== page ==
WHO IS AT RISK?
INFLUENZA also commonly known as the flu, is an upper respiratory tract infection caused by a virus which belongs to a group of viruses called orthomyxovirus. They exist in 2 main forms, A and B. Influenza B is associated with localised outbreaks of mild nature whilst influenza A is more serious and can cause world wide pandemics. Epidemics of influenza come mainly in the winter months.
Influenza is usually a self-limiting illness but can lead to significant morbidity and mortality particularly in those with chronic chest or heart problems.
The most serious pandemic of influenza occurred in 1918 and is reckoned to have caused more than 20 million deaths worldwide. Because the virus mutates quite regularly it results in different strains and therefore difficulty in producing a long lasting vaccine.
The clinical features of influenza varies but usually after 1 - 4 days of incubation the infected person typically presents with generalised aching, fever, shivering and headache. There may be a sore throat and a persistent dry cough which can sometimes last for many weeks. The patient usually complains of sweats and dizziness. After 2 -3 days the fever settles and there is a slow recovery but in a few people the period of recovery can be particularly long and associated with depression which may take months to clear and this is known as the post viral syndrome.
Sometimes complications can occur in the elderly and those with pre-existing medical problems such as heart and lung problems. Complications can include severe chest infections such as pneumonia and bronchitis, heart failure and even, although in very rare circumstances, swelling of the brain and meningitis.
There is no cure for influenza and it is usually regarded as a self-limiting illness. Patients who have been infected should be treated symptomatically using regular Paracetamol, drinking lots of fluid and bed rest. In people who have developed complications, such as bronchitis, an antibiotic may be indicated.
During an epidemic where many people are infected and the virus is circulating in large amounts, certain people who are regarded as being
"at risk" i.e. those with heart and lungs problems as well as other serious medical problems, may be offered
a specific anti-flu medication such as Zanamivir. This drug stops the virus from multiplying and has been shown to reduce the duration of symptoms in some people, by up to one and a half days. It is only of benefit in people who present within 48 hours of developing flu like symptoms.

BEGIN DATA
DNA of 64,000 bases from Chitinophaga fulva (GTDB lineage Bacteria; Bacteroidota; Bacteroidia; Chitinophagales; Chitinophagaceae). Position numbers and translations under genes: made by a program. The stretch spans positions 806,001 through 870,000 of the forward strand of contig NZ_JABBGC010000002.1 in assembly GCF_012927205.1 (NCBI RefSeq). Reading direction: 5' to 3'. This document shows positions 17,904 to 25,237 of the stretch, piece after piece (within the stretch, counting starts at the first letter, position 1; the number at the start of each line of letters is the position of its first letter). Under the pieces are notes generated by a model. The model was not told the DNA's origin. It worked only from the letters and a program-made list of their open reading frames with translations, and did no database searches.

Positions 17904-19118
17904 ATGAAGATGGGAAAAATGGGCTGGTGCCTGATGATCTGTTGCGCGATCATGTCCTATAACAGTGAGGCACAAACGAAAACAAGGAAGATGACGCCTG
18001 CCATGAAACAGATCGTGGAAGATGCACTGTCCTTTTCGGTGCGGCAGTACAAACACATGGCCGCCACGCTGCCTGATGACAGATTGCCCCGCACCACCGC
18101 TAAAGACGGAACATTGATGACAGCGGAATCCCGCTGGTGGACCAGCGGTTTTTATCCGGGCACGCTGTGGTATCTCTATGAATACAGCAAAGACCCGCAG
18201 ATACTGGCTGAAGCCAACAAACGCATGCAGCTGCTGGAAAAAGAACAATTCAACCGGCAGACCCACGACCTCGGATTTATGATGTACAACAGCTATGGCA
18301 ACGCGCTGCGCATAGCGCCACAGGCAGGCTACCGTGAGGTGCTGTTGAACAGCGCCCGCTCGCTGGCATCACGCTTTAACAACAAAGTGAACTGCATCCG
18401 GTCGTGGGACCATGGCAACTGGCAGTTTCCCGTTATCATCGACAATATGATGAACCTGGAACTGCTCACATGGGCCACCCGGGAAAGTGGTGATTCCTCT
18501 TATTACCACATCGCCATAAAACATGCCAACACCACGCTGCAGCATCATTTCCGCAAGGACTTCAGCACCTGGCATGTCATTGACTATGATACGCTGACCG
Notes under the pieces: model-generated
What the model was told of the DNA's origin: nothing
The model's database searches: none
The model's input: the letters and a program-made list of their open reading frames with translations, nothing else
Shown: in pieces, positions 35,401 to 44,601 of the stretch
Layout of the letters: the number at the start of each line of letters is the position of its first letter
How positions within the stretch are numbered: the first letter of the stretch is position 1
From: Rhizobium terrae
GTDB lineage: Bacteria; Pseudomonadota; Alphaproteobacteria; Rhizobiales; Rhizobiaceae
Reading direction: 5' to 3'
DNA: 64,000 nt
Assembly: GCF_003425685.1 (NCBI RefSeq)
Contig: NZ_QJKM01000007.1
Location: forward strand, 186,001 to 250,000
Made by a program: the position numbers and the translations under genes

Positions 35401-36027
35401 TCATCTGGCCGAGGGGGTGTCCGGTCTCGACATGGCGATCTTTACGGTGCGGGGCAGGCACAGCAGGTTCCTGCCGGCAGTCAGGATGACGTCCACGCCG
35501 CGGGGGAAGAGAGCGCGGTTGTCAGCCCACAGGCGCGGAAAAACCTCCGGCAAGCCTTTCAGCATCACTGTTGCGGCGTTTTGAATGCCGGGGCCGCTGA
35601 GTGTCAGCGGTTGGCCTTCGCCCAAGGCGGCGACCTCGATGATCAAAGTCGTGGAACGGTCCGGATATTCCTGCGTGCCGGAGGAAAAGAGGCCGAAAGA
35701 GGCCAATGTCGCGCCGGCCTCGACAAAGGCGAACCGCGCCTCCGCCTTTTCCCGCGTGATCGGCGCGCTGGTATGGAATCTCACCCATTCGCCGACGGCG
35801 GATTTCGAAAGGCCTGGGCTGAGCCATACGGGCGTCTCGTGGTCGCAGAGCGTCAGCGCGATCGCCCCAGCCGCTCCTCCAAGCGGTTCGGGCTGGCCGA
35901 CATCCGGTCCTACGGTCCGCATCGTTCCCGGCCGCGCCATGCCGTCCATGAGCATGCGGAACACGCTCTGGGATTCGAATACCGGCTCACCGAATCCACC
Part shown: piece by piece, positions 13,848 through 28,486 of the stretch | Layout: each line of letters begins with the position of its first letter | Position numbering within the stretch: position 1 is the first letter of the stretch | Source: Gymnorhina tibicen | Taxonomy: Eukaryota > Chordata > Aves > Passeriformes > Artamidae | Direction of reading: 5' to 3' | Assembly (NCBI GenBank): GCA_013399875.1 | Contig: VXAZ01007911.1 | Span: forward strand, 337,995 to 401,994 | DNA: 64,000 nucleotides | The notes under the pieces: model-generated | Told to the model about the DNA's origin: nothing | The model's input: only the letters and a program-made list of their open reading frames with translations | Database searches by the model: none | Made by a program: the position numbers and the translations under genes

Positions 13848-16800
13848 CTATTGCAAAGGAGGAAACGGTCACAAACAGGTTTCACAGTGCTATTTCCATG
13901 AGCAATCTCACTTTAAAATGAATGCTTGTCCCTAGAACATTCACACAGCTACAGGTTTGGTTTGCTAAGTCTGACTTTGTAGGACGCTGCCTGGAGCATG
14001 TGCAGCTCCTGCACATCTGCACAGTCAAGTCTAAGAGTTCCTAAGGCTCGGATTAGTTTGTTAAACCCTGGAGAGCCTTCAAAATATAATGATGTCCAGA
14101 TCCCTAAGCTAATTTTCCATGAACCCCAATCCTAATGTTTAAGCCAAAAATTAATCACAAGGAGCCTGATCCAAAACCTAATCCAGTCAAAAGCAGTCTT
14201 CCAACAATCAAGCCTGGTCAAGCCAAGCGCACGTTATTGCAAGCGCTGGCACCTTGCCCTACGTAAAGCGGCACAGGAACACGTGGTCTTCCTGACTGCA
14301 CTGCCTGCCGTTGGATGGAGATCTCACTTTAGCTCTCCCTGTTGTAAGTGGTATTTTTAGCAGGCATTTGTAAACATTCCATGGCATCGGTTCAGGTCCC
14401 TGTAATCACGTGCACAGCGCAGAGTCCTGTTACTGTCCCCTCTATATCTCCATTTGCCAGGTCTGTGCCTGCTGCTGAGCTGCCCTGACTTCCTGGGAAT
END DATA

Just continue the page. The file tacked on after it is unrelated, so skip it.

The only truly effective treatment for influenza is prevention. This is in the form of vaccination. The vaccine is an inactivated form of the virus that is predicted to cause an epidemic in a particular year. As it is inactivated it is impossible for it to cause the actual disease in the person vaccinated. Influenza vaccines should not be given to individuals who are allergic to egg protein as some are manufactured in chick embryos. New vaccines have to be prepared to cover each new mutated virus and are therefore in limited supply at the start of an epidemic.
Routine vaccines are therefore reserved for susceptible people who have the following problems:-
Chronic Respiratory Diseases including asthma, chronic heart disease, chronic renal failure, diabetes, immunosuppressant due to disease or treatment. People who have had their spleens removed. All those aged 65 years and over. Residents in nursing homes and residential homes and long stay facilities. Certain health service staff during epidemics.
Most GP surgeries hold clinics during October and November to provide these to their 'at risk' patients. It can take between 10 and 14 days following immunisation before protection is acquired. The immunity expected can be up to a year from the time of vaccination.
The vaccines are usually very safe however, some people may complain of fever or aching which can start 6 hours or so after vaccination and can last up to 48 hours. Very rarely an allergic reaction can occur in people who have an egg protein hyper-senstivity.
Remember that influenza can kill up to 4000 people a year in this country, so if you are at risk make sure you go and have your jab straight away.
This article was written for us by Dr Hilal Mulla,
a practicing GP in Churchtown Southport.
He is a member of the Royal College of General Practitioners.